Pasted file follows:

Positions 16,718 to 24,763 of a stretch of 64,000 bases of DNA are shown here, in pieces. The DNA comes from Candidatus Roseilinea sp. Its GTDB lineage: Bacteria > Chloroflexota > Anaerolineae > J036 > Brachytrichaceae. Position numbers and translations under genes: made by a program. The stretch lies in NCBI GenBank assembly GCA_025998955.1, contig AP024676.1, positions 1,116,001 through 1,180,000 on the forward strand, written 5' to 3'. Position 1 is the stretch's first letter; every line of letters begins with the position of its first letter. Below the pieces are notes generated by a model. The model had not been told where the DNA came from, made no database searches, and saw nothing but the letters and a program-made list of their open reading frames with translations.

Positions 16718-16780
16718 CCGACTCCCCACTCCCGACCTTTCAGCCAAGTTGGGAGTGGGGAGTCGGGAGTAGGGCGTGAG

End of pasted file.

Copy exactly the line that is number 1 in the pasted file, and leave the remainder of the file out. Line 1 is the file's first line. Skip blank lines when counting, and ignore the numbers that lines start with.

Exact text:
Positions 16,718 to 24,763 of a stretch of 64,000 bases of DNA are shown here, in pieces. The DNA comes from Candidatus Roseilinea sp. Its GTDB lineage: Bacteria > Chloroflexota > Anaerolineae > J036 > Brachytrichaceae. Position numbers and translations under genes: made by a program. The stretch lies in NCBI GenBank assembly GCA_025998955.1, contig AP024676.1, positions 1,116,001 through 1,180,000 on the forward strand, written 5' to 3'. Position 1 is the stretch's first letter; every line of letters begins with the position of its first letter. Below the pieces are notes generated by a model. The model had not been told where the DNA came from, made no database searches, and saw nothing but the letters and a program-made list of their open reading frames with translations.